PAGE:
SAN DIEGO -  The applications industry needs to do a better job of policing itself, because in its current state, it's putting both consumers and businesses at risk.

That was the message from N4struct executive Aaron Turner during a Monday keynote address at APP-Solutely Enterprise.

"The apps industry needs to take a page out of Ralph Nader's book 'Unsafe at Any Speed' - we've got a bunch of Corvairs and Pintos out there," Turner said, referring to Nader's infamous tome on unsafe cars. "There are apps with no safety features whatsoever... We've got to think through how we protect the consumer, how we protect the enterprise."

N4struct provides security and risk assessment services to corporations and other large organizations.

Turner pointed to major security flaws within both applications themselves and their back-end servers. Without proper security precautions taken on both, users will be left vulnerable, he said.

"When you think about the problem end to end, it really comes down to how we put together systems and processes to make sure we don't create the next major wave of mobile attacks," he said. "Not just the exploits and vulnerabilities on the end points, but the exploits and vulnerabilities on the back end."

Apple's iOS platform is widely perceived as being more secure than Android, but Turner said that was not necessarily the case. "A lot of people perceive iOS as this massively secure operating system, but it has some significant issues," he said. The same goes for iOS apps.

As Turner put it, Apple has done a good job of marketing Android Market as "icky" but "Apple is not doing a good job ensuring apps are secure."

A case study conducted by N4struct found obvious vulnerabilities in iOS apps - vulnerabilities Turner claimed Apple would have caught if it did a better job of screening apps. The problems associated with iOS apps have gone largely unnoticed by the enterprise community. In a recent N4struct security assessment, 99 percent of the enterprise users surveyed said they trusted everything in the Apple App Store.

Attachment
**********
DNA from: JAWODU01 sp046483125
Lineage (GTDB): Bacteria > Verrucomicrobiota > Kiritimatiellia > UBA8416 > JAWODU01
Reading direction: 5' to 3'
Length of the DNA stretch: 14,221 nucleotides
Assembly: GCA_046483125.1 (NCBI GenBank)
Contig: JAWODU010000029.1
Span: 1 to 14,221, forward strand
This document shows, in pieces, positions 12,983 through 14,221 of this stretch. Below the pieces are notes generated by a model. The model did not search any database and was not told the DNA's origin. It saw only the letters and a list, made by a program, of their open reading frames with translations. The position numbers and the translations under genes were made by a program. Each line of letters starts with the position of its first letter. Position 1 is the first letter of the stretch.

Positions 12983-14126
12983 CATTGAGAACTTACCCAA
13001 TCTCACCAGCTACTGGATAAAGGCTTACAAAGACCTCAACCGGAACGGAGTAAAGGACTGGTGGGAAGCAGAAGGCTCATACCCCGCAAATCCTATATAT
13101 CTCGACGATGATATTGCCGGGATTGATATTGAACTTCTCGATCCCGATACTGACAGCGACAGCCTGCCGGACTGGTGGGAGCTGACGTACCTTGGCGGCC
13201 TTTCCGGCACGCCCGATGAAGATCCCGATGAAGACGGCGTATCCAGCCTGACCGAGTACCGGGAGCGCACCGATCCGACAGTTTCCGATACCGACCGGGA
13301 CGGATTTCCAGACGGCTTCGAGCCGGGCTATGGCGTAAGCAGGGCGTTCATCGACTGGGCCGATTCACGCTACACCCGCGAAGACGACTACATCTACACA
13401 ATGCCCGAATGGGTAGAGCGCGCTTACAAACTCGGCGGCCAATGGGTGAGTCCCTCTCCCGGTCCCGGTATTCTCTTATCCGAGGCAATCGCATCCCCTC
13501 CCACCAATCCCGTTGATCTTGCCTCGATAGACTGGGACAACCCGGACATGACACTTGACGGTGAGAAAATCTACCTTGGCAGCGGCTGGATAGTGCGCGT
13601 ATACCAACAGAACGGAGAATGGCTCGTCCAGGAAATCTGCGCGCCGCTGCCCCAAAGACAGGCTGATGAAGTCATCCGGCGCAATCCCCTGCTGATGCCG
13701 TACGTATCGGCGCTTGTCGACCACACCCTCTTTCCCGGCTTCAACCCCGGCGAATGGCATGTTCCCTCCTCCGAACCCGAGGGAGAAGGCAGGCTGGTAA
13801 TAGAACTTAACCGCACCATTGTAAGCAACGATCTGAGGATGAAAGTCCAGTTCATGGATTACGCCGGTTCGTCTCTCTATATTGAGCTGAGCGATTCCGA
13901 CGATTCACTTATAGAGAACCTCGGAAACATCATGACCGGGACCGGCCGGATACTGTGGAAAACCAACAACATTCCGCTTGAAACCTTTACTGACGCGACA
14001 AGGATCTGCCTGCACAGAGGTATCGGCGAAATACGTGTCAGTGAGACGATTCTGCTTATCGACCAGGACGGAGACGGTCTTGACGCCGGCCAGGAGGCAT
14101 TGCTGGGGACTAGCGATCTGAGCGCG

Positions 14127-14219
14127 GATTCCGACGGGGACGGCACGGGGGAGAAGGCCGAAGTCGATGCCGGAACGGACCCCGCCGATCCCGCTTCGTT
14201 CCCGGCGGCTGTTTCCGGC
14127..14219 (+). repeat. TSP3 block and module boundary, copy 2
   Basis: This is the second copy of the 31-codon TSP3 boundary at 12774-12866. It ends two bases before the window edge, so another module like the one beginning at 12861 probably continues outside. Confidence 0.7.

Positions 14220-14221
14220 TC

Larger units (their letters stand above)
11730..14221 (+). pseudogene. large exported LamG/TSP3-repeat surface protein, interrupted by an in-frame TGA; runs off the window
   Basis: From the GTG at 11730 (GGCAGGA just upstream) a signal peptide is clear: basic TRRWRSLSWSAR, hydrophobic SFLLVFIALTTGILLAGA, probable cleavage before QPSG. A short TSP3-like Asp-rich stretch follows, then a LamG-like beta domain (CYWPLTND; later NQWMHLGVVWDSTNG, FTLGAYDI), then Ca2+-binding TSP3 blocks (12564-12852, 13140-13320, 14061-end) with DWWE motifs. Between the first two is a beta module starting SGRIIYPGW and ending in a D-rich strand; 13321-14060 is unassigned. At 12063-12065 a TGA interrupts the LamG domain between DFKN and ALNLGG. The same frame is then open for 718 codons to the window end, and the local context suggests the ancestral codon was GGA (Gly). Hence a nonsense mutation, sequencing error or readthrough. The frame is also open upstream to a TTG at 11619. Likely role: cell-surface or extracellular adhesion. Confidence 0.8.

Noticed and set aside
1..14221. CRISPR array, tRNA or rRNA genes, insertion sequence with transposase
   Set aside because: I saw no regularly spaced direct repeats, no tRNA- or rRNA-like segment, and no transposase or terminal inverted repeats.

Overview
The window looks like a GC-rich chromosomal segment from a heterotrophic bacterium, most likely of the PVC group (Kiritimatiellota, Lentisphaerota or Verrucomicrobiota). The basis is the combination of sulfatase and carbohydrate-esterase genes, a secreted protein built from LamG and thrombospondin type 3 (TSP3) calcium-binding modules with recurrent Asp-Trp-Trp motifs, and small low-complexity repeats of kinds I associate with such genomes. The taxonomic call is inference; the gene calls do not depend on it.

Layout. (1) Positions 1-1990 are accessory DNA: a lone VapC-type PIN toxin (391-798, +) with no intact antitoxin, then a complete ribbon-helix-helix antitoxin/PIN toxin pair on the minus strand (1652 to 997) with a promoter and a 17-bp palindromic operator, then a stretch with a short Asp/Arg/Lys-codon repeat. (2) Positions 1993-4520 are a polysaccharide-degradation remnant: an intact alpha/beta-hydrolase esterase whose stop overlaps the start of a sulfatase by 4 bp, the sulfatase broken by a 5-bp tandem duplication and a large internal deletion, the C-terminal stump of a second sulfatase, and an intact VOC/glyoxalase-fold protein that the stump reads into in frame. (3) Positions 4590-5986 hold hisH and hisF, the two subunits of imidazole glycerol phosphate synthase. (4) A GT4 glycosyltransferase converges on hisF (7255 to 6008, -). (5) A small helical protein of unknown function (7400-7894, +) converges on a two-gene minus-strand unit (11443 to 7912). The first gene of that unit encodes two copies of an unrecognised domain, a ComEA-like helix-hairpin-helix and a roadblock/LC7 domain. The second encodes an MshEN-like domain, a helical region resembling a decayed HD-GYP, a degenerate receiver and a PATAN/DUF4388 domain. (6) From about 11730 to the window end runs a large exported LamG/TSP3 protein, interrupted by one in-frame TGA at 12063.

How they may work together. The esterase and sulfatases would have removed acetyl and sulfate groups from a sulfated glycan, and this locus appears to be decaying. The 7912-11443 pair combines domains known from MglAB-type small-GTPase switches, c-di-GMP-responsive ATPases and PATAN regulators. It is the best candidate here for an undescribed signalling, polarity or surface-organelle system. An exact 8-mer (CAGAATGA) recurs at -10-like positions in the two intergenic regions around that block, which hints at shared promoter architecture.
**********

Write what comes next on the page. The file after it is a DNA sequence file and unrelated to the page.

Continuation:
"It's like their birthright to download everything in the App Store," Turner said.

After Turner wrapped up his presentation, an audience member asked him why there hasn't been anything "catastrophic" if the situation around application security is as bad as he claims.

Turner explained that the "underground" is self-regulating and goes after the most lucrative exploits, not necessarily those that would attract a lot of attention.

Consumers might not draw the connection between downloading a free app and a subsequent phishing attack at work, even if the cause of that attack is a malicious app that allowed email addresses from a user’s contact list to be sold to scammers.

Email addresses are sold on the black market for about $2 a pop, Turner said, with the offering price going up for more valuable email addresses at large corporations or government agencies.

Turner compared it to the old computer game, Oregon Trail. Back when the game was in its heyday, it was loaded on diskettes – diskettes that could be destroyed if inserted into a virus-infected computer.

“Now with applications on mobile phones, it’s kind of the same way. That poor hygiene in one place could be a disrupter for us all,” he said.

The low-profile of application security problems could delay the industry's response to the issue by making it appear less urgent than it really is. Referring back to Nader's expose on unsafe automobiles, Turner said, "It's going to take some wrecks before we crack down."